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Add shrimp and all other ingredients into a large bowl and combine well.
 
Add into skillet with melted butter and cook on medium low heat until all the shrimp have turned a bright pink. Don’t overcook or else the shrimp will turn rubbery.
 
Slice some french baguette and use it to sop up the liquid! MMMM!!!!

Simple Deep Fried Olive Recipe

Deep frying is a sensation in the USA and it seems we leave no stone unturned from deep fried turkey to deep fried oreos to now the deep fried olive.  I first had a chance to taste this at the Los Angeles Times The Taste event.  I tried a version that was filled with sweet potato.  The recipe below calls for the use of blue cheese.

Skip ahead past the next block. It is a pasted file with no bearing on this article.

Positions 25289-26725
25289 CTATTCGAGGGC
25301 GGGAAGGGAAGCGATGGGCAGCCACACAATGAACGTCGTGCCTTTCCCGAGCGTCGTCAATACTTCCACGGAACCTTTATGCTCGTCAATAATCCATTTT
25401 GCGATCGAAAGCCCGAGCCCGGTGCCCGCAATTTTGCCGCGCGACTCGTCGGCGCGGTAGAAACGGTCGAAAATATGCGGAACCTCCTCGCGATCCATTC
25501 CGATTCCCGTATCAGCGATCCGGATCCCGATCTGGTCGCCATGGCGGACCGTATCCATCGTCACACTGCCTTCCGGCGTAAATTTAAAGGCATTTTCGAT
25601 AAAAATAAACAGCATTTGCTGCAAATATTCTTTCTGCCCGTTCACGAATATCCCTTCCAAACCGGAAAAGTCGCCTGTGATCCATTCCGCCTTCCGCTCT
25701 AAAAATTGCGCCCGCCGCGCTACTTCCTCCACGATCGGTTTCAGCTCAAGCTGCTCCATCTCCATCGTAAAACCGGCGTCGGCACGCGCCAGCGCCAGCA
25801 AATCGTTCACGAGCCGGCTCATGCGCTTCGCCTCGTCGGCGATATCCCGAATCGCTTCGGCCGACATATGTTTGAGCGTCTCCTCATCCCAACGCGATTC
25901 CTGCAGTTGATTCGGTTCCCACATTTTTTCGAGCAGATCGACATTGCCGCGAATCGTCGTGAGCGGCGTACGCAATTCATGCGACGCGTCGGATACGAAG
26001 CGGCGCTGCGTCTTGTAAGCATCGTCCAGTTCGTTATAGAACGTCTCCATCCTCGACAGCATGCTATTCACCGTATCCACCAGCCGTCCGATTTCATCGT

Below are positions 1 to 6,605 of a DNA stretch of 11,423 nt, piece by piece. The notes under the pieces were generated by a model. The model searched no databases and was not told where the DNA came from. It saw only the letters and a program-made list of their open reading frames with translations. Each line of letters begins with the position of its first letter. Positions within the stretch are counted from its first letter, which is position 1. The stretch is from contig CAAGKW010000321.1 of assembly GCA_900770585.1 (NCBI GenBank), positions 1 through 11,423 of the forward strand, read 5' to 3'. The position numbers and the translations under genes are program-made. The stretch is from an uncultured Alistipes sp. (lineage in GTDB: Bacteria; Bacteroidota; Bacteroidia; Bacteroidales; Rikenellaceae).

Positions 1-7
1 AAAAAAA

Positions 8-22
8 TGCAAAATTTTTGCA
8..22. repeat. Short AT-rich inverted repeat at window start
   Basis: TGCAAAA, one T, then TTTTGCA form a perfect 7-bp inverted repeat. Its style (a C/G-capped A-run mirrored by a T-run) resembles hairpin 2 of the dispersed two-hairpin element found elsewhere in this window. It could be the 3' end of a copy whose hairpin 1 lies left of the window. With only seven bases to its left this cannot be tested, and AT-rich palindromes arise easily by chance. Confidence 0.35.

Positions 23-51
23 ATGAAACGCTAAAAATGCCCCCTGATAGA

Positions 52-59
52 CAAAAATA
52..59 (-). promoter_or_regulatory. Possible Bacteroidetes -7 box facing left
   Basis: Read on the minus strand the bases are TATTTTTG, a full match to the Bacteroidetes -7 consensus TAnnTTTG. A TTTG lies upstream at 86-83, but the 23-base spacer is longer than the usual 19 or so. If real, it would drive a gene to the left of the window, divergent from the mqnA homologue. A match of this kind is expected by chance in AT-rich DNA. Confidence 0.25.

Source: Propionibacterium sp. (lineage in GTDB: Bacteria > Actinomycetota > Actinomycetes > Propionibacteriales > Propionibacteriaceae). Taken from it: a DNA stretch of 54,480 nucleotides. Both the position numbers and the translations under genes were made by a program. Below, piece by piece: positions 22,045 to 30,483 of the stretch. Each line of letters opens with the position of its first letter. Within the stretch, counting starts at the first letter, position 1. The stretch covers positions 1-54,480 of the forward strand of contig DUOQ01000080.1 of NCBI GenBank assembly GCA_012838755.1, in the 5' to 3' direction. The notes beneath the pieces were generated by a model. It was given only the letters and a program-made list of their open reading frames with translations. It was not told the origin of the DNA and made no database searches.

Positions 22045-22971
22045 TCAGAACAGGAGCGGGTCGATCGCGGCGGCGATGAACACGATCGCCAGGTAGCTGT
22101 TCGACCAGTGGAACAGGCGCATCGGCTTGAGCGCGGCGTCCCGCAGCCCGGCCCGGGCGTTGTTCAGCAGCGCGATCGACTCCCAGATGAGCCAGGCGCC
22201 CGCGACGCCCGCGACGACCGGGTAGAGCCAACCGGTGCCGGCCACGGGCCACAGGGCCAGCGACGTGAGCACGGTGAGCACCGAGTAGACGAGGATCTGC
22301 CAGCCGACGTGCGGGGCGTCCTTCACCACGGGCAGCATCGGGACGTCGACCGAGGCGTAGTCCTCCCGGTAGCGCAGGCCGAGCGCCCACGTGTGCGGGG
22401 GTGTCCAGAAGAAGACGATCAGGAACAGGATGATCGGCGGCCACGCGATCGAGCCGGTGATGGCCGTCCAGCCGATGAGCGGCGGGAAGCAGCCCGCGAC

Pour enough oil into heavy large skillet to measure depth of 1 inch. Heat oil to 350°F. Roll stuffedolives in flour, then in egg, then in breadcrumbs to coat. Fry olives until golden brown, about 30 seconds. Using slotted spoon, transfer olives to paper towels to drain.

Photo by Crystal Johnson

Photo by Crystal Johnson

The Neely’s Creamed Collard Greens

Creamed collard greens

A few years I got the opportunity to interview Patrick and Gina Neely of the Food Network and we talked about a variety of things.  Among the recipes mentioned, was creamed collard greens.  I tried this recipe and it has been a winner for me. It puts a spin on the classic African American preparation of collards and gives a robust earthy taste to what would be the typical creamed spinach.

Ingredients

4 bunches collard greens, tough stems and ribs removed
4 tablespoons (1/2 stick) unsalted butter
3 cloves garlic, minced
3 large shallots, minced
2 cups heavy cream
Pinch freshly grated nutmeg
Kosher salt and freshly ground black pepper
1/2 cup grated Parmesan

Click for Directions

See MCCN Editor’s Interview with the Neely’s.